A position measurement system using a wireless base station is disclosed in the Japanese Published Unexamined Patent Application No. Hei 7-181242. In that application, a terminal receives signals transmitted by a plurality of base stations, calculates the distance between each base station from which a signal is received and the terminal based on the timing delay properties of the received signal, and thereby measures the location of the terminal.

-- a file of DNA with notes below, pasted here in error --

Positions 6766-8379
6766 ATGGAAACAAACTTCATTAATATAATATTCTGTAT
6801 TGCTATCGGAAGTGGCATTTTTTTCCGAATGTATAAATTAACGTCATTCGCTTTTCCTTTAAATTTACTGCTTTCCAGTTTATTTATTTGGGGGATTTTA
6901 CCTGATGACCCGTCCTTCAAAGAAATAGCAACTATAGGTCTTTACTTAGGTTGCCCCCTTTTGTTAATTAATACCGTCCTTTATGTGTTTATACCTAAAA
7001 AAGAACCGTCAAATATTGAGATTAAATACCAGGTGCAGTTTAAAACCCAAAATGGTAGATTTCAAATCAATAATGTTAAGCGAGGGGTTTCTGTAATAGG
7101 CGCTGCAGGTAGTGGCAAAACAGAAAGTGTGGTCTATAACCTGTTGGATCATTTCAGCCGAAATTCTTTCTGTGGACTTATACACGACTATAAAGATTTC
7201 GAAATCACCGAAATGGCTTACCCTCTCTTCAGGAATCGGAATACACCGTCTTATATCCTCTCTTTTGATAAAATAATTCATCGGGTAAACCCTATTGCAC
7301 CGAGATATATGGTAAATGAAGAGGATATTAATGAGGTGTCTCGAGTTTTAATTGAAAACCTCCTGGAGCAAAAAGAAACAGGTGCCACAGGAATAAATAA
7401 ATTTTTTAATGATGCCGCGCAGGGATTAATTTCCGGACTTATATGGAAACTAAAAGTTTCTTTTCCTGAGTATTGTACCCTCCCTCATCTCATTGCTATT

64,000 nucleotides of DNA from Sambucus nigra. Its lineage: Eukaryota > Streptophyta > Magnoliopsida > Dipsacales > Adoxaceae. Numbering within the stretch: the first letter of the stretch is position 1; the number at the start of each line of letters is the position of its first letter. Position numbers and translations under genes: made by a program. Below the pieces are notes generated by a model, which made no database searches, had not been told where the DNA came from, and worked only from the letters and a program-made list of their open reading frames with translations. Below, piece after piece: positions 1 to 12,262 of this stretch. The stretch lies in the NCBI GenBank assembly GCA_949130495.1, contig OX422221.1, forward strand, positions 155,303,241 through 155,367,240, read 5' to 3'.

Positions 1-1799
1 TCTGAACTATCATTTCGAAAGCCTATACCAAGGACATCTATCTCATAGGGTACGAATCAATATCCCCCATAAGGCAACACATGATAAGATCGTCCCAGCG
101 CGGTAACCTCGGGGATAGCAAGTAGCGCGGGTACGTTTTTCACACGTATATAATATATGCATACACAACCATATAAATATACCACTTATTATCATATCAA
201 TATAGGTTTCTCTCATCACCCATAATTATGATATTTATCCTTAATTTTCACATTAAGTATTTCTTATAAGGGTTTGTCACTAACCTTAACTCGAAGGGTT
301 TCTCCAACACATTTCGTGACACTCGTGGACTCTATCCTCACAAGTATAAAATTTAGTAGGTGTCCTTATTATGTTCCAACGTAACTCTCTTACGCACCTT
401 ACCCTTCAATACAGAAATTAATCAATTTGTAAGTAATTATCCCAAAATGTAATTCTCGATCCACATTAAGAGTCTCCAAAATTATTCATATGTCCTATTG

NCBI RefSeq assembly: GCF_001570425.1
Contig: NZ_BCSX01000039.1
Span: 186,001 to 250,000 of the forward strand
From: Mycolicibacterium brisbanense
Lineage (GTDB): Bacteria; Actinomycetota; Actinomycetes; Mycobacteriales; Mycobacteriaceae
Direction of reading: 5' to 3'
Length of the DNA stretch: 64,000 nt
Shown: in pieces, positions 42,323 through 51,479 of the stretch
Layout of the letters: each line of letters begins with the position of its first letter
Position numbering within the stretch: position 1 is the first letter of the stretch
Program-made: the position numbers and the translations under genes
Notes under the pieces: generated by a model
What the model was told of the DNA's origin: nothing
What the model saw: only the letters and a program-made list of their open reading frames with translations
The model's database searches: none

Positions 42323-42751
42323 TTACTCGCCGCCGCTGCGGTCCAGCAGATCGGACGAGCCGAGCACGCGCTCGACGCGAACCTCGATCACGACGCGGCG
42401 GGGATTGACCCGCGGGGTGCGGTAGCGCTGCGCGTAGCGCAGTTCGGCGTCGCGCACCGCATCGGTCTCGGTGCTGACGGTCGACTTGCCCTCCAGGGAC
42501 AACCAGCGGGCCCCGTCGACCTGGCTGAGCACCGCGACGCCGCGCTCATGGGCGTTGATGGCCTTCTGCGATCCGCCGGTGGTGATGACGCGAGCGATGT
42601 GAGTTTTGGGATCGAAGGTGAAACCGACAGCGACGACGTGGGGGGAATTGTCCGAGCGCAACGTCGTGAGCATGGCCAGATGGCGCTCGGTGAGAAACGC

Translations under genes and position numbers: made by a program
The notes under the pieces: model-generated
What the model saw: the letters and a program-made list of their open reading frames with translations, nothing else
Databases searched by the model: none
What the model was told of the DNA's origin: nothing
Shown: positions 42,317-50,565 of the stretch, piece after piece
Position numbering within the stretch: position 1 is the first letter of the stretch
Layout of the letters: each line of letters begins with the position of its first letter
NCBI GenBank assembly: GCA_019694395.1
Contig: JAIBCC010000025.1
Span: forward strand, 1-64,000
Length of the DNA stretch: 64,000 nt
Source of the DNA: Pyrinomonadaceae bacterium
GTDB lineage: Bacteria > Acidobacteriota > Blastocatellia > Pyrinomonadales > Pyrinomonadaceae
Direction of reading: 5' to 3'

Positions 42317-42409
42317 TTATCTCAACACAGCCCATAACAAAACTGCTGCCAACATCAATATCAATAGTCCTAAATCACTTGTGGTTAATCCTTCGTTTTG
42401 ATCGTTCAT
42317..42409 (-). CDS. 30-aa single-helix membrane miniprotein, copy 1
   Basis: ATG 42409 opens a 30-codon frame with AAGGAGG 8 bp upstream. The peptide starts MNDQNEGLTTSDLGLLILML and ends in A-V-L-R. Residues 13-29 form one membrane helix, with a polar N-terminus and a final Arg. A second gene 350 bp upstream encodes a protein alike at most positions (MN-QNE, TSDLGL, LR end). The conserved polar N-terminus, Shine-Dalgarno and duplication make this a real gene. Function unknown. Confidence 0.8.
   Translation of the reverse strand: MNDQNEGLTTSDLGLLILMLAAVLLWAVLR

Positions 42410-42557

Many base stations are currently employed in a code division multiple access (CDMA) network or networks. In a typical CDMA network embodiment, a base station includes a system whereby the timing of transmission is determined in synchronization with the timing of the Global Positioning System (GPS). FIG. 2 illustrates the configuration of a base station system synchronized with the GPS. GPS artificial satellites 1, 2 and 3 exhibit an extremely accurate timing function, and each of the artificial satellites transmits a signal of a unique pattern. Upon receipt of a signal from a GPS satellite, wireless base stations 5, 6 and 7 have the capability to calculate the respective locations and time delays of a plurality of received waves, as well as orbit timing information, from the GPS satellites. The reception of this information from the GPS system enables each base station, like the GPS satellites, to maintain an extremely accurate time stamp. Through the use of this extremely accurate time stamp, each base station can transmit signals of a pattern unique to that base station at an accurately synchronized timing with other base stations in the network utilizing the GPS system for timing. Based on the same principle as discussed hereinabove with respect to the plurality of base stations, mobile terminal 4 has the capability to accurately measure time, and to thereby measure location.